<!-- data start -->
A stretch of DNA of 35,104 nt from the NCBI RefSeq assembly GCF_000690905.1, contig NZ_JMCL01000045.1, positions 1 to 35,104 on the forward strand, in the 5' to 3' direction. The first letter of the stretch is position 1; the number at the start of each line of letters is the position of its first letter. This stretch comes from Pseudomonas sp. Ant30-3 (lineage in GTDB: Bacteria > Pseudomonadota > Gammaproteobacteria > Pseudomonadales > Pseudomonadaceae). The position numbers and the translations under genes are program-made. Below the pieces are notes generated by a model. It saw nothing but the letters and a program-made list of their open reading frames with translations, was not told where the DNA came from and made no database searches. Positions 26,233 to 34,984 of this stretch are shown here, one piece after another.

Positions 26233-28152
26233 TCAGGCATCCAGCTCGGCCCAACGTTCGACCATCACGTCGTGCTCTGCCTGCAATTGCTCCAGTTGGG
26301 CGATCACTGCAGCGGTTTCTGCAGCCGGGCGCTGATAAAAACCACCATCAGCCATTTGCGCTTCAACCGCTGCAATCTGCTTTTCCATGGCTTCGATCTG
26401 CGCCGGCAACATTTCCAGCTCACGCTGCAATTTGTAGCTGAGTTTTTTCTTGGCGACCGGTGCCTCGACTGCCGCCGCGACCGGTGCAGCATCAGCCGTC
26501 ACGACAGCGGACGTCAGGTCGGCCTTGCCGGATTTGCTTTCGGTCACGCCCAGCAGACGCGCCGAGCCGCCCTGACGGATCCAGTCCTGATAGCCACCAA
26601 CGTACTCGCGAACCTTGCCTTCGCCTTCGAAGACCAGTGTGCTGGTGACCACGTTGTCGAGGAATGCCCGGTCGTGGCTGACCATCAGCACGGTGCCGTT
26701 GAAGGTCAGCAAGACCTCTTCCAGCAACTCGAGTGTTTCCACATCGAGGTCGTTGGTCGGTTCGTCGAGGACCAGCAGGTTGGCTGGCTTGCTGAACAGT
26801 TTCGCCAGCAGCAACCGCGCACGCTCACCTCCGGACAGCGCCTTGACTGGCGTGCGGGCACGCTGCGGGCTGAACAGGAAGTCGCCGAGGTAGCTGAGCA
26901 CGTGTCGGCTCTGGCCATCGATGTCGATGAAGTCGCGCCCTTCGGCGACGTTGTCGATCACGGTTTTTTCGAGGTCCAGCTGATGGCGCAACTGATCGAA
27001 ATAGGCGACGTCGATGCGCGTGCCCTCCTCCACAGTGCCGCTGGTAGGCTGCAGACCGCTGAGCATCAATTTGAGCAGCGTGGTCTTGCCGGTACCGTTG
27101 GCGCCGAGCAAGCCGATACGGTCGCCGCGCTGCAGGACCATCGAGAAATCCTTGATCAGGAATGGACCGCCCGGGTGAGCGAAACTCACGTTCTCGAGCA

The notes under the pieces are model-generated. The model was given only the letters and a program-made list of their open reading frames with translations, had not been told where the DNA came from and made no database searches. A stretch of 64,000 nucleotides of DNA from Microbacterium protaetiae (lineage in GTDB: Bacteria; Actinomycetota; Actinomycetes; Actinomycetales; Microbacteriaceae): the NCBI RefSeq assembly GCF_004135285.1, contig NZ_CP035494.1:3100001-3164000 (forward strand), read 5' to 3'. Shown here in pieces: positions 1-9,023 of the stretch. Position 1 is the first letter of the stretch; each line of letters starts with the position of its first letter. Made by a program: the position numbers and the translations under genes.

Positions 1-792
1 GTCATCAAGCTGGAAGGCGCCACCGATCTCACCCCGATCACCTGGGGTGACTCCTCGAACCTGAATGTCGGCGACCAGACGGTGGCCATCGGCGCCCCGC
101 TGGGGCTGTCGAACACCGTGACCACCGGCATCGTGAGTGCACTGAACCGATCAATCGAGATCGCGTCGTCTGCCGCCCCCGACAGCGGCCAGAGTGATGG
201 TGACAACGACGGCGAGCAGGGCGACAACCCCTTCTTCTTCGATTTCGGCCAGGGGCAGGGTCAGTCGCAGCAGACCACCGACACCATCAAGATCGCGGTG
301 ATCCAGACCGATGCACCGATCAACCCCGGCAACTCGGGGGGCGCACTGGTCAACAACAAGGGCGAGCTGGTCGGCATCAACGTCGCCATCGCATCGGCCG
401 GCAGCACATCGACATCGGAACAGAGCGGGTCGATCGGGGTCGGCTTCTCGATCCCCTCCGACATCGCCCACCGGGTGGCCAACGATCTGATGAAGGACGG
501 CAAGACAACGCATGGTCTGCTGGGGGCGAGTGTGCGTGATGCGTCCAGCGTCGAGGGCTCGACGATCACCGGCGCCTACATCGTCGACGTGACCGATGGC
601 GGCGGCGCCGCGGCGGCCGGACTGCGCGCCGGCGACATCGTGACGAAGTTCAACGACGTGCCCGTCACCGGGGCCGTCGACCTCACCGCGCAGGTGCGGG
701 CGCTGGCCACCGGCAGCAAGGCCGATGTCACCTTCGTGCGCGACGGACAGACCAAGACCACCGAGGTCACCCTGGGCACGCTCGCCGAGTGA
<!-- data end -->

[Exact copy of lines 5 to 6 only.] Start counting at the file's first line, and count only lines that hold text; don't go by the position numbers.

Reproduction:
26401 CGCCGGCAACATTTCCAGCTCACGCTGCAATTTGTAGCTGAGTTTTTTCTTGGCGACCGGTGCCTCGACTGCCGCCGCGACCGGTGCAGCATCAGCCGTC
26501 ACGACAGCGGACGTCAGGTCGGCCTTGCCGGATTTGCTTTCGGTCACGCCCAGCAGACGCGCCGAGCCGCCCTGACGGATCCAGTCCTGATAGCCACCAA